Does the New York Times Hate the Military?
(Or something like that. It was seven months ago).
However, after this
The article itself is not so bad: it is a riveting account of the danger, confusion, and sometimes tragedy that our combat units face everyday here in Iraq. The problem, however, lies in the photos which accompanied the article in the New York Times' print edition.
The third photo shows SGT Hector Leija being carried out of a building on a stretcher after having been shot in the head, a medic applying pressure to his skull. The caption reads: "Army soldiers and medics carry Sergeant Leija to an armored vehicle after he was shot in the head."
At the end of the article, Cave tells us the SGT Leija died from that gunshot would.
Although the story of the challenges and the dangers our troops face (as well as that of the human cost of the war) needs to be told, imagine how Leija's family has to feel when seeing this photo.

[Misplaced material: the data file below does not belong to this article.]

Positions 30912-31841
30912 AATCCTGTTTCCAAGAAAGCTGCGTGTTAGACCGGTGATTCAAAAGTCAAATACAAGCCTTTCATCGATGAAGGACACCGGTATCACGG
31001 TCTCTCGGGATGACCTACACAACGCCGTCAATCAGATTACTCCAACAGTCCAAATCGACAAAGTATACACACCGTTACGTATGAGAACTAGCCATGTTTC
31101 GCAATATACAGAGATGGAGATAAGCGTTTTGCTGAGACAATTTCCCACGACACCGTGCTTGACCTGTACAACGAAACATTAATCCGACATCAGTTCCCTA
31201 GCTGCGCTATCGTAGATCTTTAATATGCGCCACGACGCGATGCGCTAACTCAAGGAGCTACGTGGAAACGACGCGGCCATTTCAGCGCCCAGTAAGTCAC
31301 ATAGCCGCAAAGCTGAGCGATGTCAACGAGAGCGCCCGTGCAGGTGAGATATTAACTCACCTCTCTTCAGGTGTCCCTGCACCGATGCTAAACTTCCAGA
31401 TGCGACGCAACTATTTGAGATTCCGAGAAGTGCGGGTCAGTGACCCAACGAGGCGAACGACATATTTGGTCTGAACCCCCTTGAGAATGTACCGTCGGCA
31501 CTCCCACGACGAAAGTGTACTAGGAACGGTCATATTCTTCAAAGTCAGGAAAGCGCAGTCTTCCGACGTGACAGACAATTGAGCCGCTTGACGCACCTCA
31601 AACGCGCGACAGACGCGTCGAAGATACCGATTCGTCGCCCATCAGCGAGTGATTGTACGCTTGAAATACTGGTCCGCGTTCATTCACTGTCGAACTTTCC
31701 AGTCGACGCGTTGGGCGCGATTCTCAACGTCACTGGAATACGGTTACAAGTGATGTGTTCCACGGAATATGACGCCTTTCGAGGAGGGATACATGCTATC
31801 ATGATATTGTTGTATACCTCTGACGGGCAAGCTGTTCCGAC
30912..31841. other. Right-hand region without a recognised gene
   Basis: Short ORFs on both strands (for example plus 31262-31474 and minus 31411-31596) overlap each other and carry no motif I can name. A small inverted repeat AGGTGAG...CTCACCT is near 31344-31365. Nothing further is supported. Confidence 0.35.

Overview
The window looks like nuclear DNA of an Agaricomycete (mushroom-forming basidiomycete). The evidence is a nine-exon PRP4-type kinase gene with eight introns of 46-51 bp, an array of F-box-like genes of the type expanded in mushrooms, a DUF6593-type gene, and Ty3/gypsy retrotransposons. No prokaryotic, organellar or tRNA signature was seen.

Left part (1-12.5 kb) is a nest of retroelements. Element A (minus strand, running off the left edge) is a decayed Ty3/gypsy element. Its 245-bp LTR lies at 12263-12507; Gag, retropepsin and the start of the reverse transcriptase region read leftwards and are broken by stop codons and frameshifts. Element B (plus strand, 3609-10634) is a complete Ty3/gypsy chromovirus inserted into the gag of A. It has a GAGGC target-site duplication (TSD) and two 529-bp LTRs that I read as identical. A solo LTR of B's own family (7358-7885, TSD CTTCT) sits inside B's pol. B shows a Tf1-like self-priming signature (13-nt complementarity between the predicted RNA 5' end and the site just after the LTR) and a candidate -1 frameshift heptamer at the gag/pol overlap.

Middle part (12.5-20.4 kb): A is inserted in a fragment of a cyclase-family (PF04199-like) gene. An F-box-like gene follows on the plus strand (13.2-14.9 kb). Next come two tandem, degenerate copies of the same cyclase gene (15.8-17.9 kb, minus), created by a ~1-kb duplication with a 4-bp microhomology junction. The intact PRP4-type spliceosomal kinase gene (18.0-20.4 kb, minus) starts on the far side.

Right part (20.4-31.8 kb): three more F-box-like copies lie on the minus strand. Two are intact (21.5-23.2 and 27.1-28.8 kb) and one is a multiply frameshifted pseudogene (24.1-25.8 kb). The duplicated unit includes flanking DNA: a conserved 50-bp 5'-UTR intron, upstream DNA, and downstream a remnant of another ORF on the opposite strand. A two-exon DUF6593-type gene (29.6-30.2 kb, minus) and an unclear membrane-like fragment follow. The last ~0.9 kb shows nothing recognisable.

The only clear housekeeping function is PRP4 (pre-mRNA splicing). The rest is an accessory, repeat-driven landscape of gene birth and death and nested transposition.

The media ground rules which all embedded reporters and photographers sign includes the following ground rules: "Media will not be prohibited from covering casualties provided the following conditions are adhered to: (a) Names, video, identifiable written/oral descriptions or identifiable photographs of wounded service member will not be released without the service member's prior written consent."
The reason for this is so that families do not find out their loved one was wounded or killed via the media rather than the proper military chain.
So thanks to the New York Times, the Leija family has a photo to capture the moment as their son/husband/brother is dying.
I still can't go so far as to say the Times hates the military, but it sure does not appear to have much sensitivity to how their families feel.